doi:10.1093/brain/awv211
PMCID: PMC4671477  PMID: 26173861
Parkinson’s disease; neurodegeneration; neuroimaging; dementia
15.  Amyloid imaging for dementia in clinical practice 
BMC Medicine  2015;13:163.
In vivo imaging of brain amyloid using positron emission tomography (PET) scanning is widely used in research studies of dementia, with three amyloid PET ligands being licenced for clinical use. The main clinical use of PET is to help confirm or exclude the likely diagnosis of Alzheimer’s disease in challenging cases, where diagnostic uncertainty remains after current clinical and investigative work up. Whilst diagnostically valuable in such select cases, much wider clinical adoption, especially for very early disease, will be limited by both cost and the lack of a currently effective disease-modifying treatment that requires such early case identification. The use of amyloid imaging to appropriately stratify subjects for prognostic studies and therapeutic trials should increase the efficiency and potentially shorten the time of such studies, and its use combined with other biomarkers and genetics will likely lead to new ways of defining and classifying the dementias.
doi:10.1186/s12916-015-0404-6
PMCID: PMC4499896  PMID: 26170121
Amyloid; Dementia; Imaging; Positron emission tomography
16.  Characterization of a novel and potentially lethal designer drug, (±)-cis-para-methyl-4-methylaminorex (4,4'-DMAR, or “Serotoni”) 
Drug testing and analysis  2014;6(0):684-695.
During the second half of 2013, a total of 26 deaths involving para-methyl-4-methylaminorex (4,4’-DMAR) were reported to the European Monitoring Centre for Drugs and Drug Addiction. While aminorex and 4-methylaminorex (4-MAR) are known psychostimulants, nothing is known about the comparatively new para-methyl analogue. Analytical characterization of two independent samples obtained from online vendors confirmed the presence of the (±)-cis isomer that also appeared to be involved in at least 18 of the 26 deaths. Extensive characterizations included crystal structure analysis, single, tandem and high-resolution mass spectrometry, liquid and gas chromatography and nuclear magnetic resonance spectroscopy. For the work described here, both the (±)-cis and (±)-trans racemates were also synthesized, confirming that the differentiation between these two forms was straight-forward. Monoamine transporter activity was studied using rat brain synaptosomes. (±)-cis-4,4'-DMAR was a potent, efficacious substrate-type releaser at transporters for dopamine, norepinephrine and serotonin with EC50 values of 8.6 ± 1.1 nM (DAT), 26.9 ± 5.9 nM (NET) and 18.5 ± 2.8 nM (SERT), respectively. A comparison with d-amphetamine, aminorex and (±)-cis-4-MAR revealed that activity at SERT varied more than 100-fold across the four drugs, with (±)-cis-4,4’-DMAR exhibiting the highest potency for releasing 5-HT. The potent releasing activity of (±)-cis-4,4’-DMAR at all three monoamine transporters predicts a potential for serious side-effects such as psychotic symptoms, agitation, hyperthermia and cardiovascular stimulation, especially after high-dose exposure or following combination with other psychostimulants.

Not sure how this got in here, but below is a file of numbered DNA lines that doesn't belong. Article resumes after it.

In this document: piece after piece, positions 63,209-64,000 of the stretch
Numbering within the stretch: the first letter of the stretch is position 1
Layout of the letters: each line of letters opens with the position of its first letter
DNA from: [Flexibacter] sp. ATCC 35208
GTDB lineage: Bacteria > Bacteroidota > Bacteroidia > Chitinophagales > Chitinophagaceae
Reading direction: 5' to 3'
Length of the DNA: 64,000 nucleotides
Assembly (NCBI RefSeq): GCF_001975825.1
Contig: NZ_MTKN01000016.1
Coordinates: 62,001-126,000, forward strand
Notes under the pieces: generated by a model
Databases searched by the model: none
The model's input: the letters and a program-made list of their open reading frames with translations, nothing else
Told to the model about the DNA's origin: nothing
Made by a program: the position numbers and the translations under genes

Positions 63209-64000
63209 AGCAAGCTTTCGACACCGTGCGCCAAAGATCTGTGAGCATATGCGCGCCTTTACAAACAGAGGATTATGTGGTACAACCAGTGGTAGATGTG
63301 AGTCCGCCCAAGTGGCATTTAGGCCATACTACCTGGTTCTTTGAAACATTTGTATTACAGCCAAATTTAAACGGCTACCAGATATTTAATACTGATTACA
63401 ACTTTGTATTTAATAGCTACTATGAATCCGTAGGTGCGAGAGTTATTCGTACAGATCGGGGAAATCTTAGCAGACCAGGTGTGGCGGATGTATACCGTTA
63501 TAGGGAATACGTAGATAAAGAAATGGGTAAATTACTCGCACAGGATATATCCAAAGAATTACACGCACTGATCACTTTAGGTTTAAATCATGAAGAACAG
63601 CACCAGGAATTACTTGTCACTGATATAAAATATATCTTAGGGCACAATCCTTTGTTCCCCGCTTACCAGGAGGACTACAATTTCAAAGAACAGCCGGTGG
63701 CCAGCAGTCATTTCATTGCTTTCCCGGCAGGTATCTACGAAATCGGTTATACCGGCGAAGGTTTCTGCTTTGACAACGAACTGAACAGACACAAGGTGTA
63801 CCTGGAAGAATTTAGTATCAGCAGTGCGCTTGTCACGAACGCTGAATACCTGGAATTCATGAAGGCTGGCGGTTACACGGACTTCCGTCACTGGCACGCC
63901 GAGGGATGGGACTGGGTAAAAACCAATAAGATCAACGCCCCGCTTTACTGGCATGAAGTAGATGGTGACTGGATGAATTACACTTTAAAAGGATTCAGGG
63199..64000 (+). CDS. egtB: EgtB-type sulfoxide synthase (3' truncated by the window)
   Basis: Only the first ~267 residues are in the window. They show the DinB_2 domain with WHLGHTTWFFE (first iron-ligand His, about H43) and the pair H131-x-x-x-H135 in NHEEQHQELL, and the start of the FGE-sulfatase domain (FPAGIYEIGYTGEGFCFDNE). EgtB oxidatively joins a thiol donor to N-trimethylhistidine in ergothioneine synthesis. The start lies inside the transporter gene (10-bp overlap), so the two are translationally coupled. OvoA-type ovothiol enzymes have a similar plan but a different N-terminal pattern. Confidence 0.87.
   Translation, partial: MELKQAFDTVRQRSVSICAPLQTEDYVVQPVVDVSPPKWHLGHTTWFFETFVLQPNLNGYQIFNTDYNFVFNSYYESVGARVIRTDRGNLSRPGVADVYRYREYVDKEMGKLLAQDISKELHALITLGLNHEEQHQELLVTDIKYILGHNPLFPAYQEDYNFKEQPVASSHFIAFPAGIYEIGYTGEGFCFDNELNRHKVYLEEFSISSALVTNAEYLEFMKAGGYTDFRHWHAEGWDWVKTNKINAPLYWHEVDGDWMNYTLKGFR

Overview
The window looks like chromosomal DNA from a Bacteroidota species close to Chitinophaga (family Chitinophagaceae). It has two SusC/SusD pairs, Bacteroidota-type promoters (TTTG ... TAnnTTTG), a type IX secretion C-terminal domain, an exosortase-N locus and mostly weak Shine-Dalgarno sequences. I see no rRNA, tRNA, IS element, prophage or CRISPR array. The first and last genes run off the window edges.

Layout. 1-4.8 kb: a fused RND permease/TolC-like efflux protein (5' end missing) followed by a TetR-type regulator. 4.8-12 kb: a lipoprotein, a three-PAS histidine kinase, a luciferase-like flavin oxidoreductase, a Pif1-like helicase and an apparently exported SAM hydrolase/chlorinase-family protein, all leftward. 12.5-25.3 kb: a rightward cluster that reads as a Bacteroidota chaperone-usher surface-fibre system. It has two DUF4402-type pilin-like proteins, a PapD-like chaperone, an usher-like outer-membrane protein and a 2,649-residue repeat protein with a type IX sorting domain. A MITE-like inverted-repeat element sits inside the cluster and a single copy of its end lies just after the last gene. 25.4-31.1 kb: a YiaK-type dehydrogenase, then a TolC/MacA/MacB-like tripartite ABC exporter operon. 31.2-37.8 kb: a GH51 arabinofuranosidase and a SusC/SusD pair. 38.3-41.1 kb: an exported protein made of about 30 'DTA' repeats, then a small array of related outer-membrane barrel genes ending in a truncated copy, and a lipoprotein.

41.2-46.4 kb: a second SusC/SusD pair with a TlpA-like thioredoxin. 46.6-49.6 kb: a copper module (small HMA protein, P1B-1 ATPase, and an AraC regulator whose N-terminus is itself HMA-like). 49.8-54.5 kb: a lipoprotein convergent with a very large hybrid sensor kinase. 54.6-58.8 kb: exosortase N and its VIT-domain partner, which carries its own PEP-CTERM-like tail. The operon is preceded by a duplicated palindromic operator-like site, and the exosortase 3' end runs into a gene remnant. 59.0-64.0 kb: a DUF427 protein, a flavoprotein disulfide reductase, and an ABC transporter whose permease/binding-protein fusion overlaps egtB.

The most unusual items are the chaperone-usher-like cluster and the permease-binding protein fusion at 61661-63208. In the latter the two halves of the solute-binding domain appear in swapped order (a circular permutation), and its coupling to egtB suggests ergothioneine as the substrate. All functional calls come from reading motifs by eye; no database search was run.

doi:10.1002/dta.1668
PMCID: PMC4128571  PMID: 24841869
Aminorex; 4-methylaminorex; para-methyl-4-methylaminorex; new psychoactive substances; psychostimulants; internet; monoamine transporters; synaptosomes